In Praise Of Christmas

Pieter BreugelWinter scene with bird trap

Pieter Breugel
Winter scene with bird trap

Traced back to 1681, To Drive the Cold Winter Away, has a simple haunting melody and interesting lyrics that express a wonderful holiday greeting.

The song is popular with folk artists, Celtic performers, Medieval Renaissance reenactors, and small traditional groups. A variant of a traditional English Christmas carol, Drive The Cold Winter Away, was published in Wit And Mirth: Or Pills To Purge Melancholy, a large collection of songs by Thomas d’Urfey, 1719.

I am surprised that it hasn’t been taken up by “pop” musicians, or the “big names”. Perhaps I have just not found them. Here are four delightful versions.

1. All hail to the days that merit more praise
Than all the rest of the year,
And welcome the nights that double delights
As well for the poor as the peer!
Good fortune attend each merry man’s friend
That doth but the best that he may,
Forgetting old wrongs with carols and songs
To drive the cold winter away.

2. Tis ill for a mind to anger inclined
To think of small injuries now,
If wrath be to seek, do not lend her your cheek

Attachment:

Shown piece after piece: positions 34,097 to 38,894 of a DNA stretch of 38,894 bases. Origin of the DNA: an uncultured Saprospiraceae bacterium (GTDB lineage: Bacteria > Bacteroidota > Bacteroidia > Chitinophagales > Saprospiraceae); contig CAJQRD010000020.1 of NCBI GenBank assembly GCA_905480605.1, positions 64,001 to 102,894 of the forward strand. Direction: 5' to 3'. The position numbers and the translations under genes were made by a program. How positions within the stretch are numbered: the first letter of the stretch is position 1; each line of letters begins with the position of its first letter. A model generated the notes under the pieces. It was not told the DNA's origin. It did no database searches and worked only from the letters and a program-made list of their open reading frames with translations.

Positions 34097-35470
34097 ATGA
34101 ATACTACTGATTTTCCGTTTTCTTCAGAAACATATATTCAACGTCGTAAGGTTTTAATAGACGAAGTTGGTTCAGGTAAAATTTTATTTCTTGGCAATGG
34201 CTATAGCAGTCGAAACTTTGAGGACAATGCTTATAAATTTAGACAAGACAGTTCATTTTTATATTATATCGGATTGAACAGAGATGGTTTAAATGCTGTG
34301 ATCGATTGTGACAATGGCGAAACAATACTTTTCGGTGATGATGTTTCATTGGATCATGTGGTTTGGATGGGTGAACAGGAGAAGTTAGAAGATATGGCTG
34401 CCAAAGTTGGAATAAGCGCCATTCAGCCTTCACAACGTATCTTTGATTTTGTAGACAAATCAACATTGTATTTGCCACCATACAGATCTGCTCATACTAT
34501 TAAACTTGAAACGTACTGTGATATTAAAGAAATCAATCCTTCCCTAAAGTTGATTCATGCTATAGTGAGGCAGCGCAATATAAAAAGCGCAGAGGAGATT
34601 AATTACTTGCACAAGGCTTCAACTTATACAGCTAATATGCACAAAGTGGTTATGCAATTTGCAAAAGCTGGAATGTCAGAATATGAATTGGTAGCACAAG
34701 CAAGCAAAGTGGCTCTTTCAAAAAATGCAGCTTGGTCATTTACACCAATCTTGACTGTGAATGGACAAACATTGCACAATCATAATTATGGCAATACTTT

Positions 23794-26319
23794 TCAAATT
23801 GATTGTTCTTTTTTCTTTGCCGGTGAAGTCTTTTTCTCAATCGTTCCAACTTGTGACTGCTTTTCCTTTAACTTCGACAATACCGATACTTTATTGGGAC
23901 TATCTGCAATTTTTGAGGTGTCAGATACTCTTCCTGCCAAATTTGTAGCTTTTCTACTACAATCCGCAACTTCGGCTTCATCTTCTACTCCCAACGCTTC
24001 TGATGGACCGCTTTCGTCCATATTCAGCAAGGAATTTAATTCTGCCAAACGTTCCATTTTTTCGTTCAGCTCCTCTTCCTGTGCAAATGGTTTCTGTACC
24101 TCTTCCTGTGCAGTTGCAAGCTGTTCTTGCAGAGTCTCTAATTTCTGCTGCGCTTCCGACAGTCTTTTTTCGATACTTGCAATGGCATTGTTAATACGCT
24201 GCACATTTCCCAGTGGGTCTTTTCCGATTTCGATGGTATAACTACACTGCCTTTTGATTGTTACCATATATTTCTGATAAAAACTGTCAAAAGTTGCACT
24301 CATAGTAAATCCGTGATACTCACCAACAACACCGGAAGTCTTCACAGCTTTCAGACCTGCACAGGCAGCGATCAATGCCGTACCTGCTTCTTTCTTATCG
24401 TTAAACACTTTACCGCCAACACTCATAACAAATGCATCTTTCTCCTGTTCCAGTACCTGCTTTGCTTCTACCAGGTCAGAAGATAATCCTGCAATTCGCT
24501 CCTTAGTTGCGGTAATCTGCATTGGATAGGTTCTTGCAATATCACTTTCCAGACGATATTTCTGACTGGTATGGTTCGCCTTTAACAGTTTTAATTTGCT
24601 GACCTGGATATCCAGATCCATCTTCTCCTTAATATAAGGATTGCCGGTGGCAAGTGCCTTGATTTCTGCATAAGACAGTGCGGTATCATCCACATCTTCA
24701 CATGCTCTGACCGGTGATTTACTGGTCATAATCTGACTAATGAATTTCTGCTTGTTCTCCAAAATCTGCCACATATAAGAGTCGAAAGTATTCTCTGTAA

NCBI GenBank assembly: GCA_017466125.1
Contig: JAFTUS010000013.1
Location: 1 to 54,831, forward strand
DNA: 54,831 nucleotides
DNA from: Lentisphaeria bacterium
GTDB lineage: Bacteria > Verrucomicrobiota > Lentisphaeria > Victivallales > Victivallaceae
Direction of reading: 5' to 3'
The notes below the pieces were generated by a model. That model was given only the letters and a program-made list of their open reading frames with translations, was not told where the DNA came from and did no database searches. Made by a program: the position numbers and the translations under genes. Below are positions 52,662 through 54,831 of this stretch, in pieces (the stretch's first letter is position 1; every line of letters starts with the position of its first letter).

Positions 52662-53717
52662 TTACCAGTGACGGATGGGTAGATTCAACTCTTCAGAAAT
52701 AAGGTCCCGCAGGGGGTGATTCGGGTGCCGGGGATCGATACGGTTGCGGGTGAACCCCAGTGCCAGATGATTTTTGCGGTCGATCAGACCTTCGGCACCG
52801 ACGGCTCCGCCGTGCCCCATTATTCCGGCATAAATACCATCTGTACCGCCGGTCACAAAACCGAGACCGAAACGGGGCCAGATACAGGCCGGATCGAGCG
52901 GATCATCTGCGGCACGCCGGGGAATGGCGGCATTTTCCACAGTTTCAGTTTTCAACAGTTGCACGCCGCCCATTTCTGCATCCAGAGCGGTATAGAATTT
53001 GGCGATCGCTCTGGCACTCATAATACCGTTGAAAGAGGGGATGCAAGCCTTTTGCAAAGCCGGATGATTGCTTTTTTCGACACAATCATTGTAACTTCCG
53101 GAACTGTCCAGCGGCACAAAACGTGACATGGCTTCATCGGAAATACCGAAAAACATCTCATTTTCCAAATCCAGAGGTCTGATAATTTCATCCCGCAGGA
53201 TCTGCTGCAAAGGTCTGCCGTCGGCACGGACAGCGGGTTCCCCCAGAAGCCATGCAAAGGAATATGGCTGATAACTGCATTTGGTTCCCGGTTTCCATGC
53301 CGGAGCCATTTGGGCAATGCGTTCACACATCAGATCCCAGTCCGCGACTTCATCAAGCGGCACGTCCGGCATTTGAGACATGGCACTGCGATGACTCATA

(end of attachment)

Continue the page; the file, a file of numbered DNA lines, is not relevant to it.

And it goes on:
Nor let her inhabit thy brow.
Cross out of thy books malevolent looks,
Both beauty and youth’s decay,
And wholly consort with mirth and sport
To drive the cold winter away.

3. This time of the year is spent in good cheer
And neighbours together do meet,
To sit by the fire, with friendly desire,
Each other in love to greet.
Old grudges forgot are put in the pot,
All sorrows aside they lay,
The old and the young doth carol this song,
To drive the cold winter away.

4. When Christmas’s tide comes in a like a bride,
With holly and ivy clad,
Twelve days in the year much mirth and good cheer
In every household is had.
The country guise is then to devise
Some gambols of Christmas play,
Whereat the young men do the best that they can
To drive the cold winter away.

Loreena McKennitt, a Canadian singer from Stratford Ontario, is known for her refined, clear soprano vocals. She is also a composer, harpist, accordionist and pianist who writes, records and performs world music with Celtic and Middle Eastern themes.

The Irish Descendants are a folk group from the Atlantic province of Newfoundland and Labrador, Canada. All the members, born of Irish emitters, were workers in the Newfoundland fishing industry before forming the band in 1990 out of the remnants of two former Newfoundland bands – The Descendants and Irish Coffee. The group helped to popularise traditional Newfoundland music to a wider Canadian audience in the early 1990s, along with other bands such as Great Big Sea.

Gian Castello This mutli-instrumentalist performs a pleasant mix of Celtic and Baroque prog with Italian vocals. The music features extensive flute used in a very ethnic style and delicate harpsichord chords.

Owain Phyfe (1949-2012) was a vocalist, instrumentalist, composer, and the founder of Nightwatch Recording, which concentrates on Renaissance and Medieval music. He lived in Berkley, Mich., often playing at O’Mara’s Restaurant when he wasn’t traveling the Renaissance circuit.

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